THE COURT: They'd reverse it if you did. That should not be the law because this man has got a bad background and it ought to be admissible. But I'm not on the Court of Criminal Appeals and I don't want to be.

Are you ready?

MR. BALL: We're ready.

In Brumfield, after revisiting the "limited purpose" doctrine of Simmons and followings, the Court contrasted "our former system of a unitary trial," whereby "when an accused voluntarily took the stand he subjected himself to any legitimate cross-examination within the rules of evidence," id. at 735, with changes in the very structure of the system wrought by Article 37.07, V.A.C.C.P., id., at 737-741; from an interpretation that the latter provided "two separate proceedings" the Court reasoned that "a defendant's waiver of his privilege against self-incrimination by taking the stand at the guilt stage is limited to that particular proceeding, id., at 741. Further, *405 it believed with a bifurcated trial system the Legislature did not intend "to make the decision of an accused as to taking the witness stand on the issue of guilt a more onerous one than it was under the former Code." Ibid. Moreover, his earlier waiver of the privilege at the guilt stage "did not include improper cross examination" at the punishment phase. Ibid.[3]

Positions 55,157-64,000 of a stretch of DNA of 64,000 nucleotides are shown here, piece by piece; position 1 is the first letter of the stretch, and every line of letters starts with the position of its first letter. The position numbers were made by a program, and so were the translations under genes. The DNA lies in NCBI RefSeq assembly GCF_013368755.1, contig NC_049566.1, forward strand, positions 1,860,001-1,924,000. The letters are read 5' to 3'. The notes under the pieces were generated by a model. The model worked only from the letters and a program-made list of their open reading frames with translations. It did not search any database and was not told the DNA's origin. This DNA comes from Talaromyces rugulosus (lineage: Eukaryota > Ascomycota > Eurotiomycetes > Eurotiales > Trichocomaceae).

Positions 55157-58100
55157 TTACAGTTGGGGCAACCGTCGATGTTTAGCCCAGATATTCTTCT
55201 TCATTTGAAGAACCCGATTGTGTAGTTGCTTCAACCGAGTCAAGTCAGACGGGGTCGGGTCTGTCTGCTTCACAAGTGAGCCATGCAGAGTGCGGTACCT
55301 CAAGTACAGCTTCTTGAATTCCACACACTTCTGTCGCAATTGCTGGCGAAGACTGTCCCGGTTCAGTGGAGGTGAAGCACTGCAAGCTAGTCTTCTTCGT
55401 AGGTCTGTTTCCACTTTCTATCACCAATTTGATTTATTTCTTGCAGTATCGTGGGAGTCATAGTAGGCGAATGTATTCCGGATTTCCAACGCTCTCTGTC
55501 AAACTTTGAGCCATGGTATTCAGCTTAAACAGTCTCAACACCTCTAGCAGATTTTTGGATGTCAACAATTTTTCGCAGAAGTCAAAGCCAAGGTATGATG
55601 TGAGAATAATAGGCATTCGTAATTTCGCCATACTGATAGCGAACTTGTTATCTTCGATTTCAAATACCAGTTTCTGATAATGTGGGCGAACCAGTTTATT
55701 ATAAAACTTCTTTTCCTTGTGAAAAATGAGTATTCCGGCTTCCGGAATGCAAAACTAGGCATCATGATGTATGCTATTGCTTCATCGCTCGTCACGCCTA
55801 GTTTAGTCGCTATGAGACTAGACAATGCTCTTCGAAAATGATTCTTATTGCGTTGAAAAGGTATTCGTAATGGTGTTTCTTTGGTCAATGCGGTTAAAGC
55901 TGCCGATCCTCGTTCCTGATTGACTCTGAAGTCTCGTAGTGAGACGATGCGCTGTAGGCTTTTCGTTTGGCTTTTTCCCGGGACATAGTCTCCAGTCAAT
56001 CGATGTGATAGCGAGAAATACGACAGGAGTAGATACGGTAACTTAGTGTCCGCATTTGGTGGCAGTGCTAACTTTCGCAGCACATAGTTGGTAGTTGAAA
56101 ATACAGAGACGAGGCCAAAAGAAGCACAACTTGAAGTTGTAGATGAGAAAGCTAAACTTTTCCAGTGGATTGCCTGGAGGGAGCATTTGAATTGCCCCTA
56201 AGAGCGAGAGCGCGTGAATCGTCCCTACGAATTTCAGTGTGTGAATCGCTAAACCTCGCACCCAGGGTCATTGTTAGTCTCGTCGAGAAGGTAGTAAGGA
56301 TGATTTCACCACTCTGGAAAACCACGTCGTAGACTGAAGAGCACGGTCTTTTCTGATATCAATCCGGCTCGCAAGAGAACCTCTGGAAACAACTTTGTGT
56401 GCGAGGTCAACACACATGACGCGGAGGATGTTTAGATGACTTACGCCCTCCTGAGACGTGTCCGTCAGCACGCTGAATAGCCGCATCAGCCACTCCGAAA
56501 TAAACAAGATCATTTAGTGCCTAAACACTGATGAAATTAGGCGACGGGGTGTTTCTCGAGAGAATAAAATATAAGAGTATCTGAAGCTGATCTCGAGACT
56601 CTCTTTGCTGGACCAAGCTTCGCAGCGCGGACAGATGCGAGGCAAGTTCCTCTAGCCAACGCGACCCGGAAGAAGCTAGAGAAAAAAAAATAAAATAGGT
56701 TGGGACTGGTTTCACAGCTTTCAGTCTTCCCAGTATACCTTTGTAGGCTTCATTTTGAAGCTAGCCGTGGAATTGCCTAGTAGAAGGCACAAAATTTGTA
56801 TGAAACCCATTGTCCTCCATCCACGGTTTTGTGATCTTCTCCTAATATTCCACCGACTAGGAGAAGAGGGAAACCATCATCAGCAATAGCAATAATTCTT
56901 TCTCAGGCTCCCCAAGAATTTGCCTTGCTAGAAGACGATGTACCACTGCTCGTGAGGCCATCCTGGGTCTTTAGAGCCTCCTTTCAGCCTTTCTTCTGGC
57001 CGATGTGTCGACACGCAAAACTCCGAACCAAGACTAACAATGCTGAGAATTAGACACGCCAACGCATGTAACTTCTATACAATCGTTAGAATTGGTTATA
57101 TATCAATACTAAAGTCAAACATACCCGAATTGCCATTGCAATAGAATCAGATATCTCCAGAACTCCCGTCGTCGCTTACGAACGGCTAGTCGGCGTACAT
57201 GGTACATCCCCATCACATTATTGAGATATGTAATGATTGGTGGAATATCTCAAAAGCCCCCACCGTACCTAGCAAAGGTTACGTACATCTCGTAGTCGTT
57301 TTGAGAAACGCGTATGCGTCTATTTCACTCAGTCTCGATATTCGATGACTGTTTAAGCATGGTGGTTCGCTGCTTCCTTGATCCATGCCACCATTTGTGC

The central facts in Brumfield are that accused did not testify to any prior convictions during the guilt stage and, in the event, convictions about which he was compelled, over objection, to relate at punishment would have been inadmissible for impeachment at the guilt stage. Although they failed to find a common unifying rationale, all Judges participating in the cause agreed that because proof of historical facts of prior convictions was not admissible under rules of evidence in the first stage, appellant could not be compelled to testify to them in the second.